How Much Harder Is It to Run a 15K vs. a 10K?

You've finished your first 5K, tackled the 10K and feel ready to take on a new challenge. You could aim to run either of those distances faster or set your sights on a half marathon. But there's another, less-common option to consider: the 15K.

If you can run a 10K, you can also run a 15K with these race training tips. (Image: Getty Images / Hero Images)

Preparing for, and running, the 15K will take slightly more time than a 10K. But overall, the demands on your body are similar, says Tim Bradley, a running coach and director of training for the Chicago Area Runners Association. Here's how this distance stacks up to the more popular alternative.

How Long Is a 15K Race?

The distance equates to 9.3 miles, compared to 6.2 miles for a 10K. Running a 10K involves reaching about 80 percent of your maximum heart rate and effort level, Bradley says. For a properly paced 15K, you'd only go about 2 to 3 percent slower or easier.

There's a critical difference at some paces: "For most people, the difference between a 10K and a 15K is running around or under an hour and over an hour," says Lisa Reichmann, a running coach at Run Farther and Faster, near Washington, DC.

That can mean you're close to your lactate threshold, or the pace at which your body produces a compound called lactate more rapidly than it can clear it away. It's difficult to sustain running at lactate threshold pace for more than an hour, she says. So, you'll need to pace yourself a little more carefully in a 15K than you would at shorter distances.

How Should You Train for a 15K?

Before you consider signing up for a 10K or 15K, it's a good idea to build up your running gradually and consistently. Aim for three runs of three miles or longer, three times per week.

From there, training programs for a 15K would look similar to those for a 10K. Ideally, you'd want to allow yourself between eight and 12 weeks to prepare. This affords you time to improve your fitness and increase your distance while also building in ample recovery, says Julie Sapper, who coaches with Reichmann at Run Farther and Faster.

You can train for either distance with three to four days of running per week, Bradley says. If you're a newer runner, this could include one longer run and two to three shorter runs, all at a relatively easy effort.

Intermediate runners can swap out an easy run for a speed workout, running a shorter distance at a faster pace, then jogging for a few minutes before doing it again. Shorter bursts of fast running — say, a quarter-mile — build your fast-twitch muscle fibers, which help more in the 10K, Reichmann says. Longer intervals, such as mile repeats, work well if you're training for a 15K.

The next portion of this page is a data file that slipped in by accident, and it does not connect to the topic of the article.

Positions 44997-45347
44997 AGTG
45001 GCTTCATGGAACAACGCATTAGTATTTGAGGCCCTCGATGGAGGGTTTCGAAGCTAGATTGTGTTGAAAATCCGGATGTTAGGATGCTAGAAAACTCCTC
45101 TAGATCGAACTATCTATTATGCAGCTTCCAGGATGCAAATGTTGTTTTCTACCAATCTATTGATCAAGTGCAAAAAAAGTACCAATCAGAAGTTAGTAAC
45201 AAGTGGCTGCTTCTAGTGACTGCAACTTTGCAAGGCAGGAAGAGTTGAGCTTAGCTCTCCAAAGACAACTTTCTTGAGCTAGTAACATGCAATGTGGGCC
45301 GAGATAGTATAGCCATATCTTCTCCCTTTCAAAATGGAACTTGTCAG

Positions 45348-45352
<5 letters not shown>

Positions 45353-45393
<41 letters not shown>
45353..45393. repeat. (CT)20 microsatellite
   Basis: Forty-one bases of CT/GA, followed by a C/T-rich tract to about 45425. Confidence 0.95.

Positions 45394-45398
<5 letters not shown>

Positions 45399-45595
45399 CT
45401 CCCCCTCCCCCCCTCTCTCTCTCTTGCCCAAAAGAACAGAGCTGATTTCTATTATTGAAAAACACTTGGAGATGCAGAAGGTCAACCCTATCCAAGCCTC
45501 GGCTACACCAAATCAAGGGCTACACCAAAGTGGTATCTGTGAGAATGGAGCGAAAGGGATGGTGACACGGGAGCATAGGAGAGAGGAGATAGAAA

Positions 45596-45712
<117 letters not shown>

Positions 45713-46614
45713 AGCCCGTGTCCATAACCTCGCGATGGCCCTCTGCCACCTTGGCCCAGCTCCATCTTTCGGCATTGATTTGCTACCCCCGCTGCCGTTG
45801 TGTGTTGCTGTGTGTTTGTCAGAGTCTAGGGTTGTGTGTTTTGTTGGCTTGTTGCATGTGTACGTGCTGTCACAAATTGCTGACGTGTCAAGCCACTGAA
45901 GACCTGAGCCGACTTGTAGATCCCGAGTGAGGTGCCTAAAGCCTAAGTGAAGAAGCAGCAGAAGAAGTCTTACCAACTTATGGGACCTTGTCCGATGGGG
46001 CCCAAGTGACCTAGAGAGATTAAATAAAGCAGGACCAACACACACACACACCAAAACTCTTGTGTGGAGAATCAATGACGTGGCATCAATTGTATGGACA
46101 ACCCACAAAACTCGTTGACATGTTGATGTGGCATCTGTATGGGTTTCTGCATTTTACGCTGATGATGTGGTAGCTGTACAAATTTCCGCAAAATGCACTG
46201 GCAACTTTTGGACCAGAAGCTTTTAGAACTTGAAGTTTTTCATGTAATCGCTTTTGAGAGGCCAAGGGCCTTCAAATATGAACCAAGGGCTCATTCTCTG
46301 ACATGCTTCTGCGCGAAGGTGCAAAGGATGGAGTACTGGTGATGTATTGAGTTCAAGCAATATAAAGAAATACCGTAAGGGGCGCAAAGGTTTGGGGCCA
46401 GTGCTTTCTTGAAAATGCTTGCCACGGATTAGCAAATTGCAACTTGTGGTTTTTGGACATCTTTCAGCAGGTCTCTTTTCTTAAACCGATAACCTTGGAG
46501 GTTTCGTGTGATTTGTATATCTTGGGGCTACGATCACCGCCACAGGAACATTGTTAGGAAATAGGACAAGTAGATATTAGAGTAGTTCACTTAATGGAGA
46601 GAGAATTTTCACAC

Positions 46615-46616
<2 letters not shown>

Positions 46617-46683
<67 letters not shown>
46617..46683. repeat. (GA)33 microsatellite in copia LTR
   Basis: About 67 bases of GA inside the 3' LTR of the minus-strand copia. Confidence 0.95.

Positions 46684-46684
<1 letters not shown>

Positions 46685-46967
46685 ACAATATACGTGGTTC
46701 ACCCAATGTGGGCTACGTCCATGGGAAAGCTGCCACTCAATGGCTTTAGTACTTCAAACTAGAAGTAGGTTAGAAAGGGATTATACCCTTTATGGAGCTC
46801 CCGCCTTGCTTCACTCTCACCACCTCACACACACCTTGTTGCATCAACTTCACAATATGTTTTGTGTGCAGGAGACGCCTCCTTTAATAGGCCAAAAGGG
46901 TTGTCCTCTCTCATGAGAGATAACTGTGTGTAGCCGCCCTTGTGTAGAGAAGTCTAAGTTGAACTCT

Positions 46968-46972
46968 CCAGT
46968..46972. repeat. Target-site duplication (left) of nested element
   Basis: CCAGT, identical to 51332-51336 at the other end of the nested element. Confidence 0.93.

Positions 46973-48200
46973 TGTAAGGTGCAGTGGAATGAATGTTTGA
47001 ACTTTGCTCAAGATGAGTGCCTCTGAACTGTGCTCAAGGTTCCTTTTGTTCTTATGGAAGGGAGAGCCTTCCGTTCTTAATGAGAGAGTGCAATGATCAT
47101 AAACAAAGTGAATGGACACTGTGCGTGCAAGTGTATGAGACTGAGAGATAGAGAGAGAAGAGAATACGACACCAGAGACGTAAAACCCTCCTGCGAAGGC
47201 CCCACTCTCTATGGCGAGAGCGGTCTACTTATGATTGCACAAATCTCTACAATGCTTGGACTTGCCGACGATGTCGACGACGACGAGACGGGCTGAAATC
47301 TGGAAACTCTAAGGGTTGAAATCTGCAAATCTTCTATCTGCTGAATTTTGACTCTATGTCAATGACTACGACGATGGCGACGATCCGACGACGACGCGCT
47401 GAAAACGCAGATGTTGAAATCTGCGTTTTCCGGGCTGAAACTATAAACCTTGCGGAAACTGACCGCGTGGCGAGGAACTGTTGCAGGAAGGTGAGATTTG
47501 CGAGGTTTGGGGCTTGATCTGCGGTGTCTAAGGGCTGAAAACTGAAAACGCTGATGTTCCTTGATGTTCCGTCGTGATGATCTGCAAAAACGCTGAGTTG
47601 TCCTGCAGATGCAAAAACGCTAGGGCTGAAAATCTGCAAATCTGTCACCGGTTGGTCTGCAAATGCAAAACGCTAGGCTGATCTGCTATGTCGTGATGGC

And if you're an advanced runner, you can add a tempo run, which is an extended run at a comfortably hard pace. This type of workout can be especially beneficial if you're training for a 10K, because your tempo pace should be approximately the pace at which you'll plan to run the race.

The long run you'll do once a week will prepare you to cover the distance. You might start at around four miles and gradually increase — ideally, by no more than about 10 percent per week. If you're a newer runner or your goal is just to complete the distance, build up to at least six miles for a 10K and seven for a 15K. More experienced runners with a time goal might reach distances as long as 10 miles while training for a 10K and 12 to 13 miles for a 15K, Reichmann says.

Why Is Recovery Important for Runners?

As you build into longer distances of 10K and beyond, your body needs time and resources to bounce back from all your hard training. Every few weeks, decrease your long run and your total weekly mileage before starting to build it back up again, Bradley recommends.

Especially after your long run, make sure you refuel with a recovery shake or another suitable snack or meal, and Bradley also suggests using recovery tools such as foam rollers and recovery boots.

What Type of Cross-Training Should Runners Do?

Runners need more than just pounding the pavement to stay healthy and strong. Strength training decreases your risk of injury, and can also improve your performance, Reichmann says. Bradley suggests logging two to three dedicated strength-training sessions per week, but you can also break them up into a few moves done after each run. And don't forget to stretch after each run, too.

It can be tempting to skip some of these extras, but consider them a critical component of being a runner, especially as you tackle more mileage. "If you're willing to do the training, you should do the other things that will set you up for success," says Bradley.

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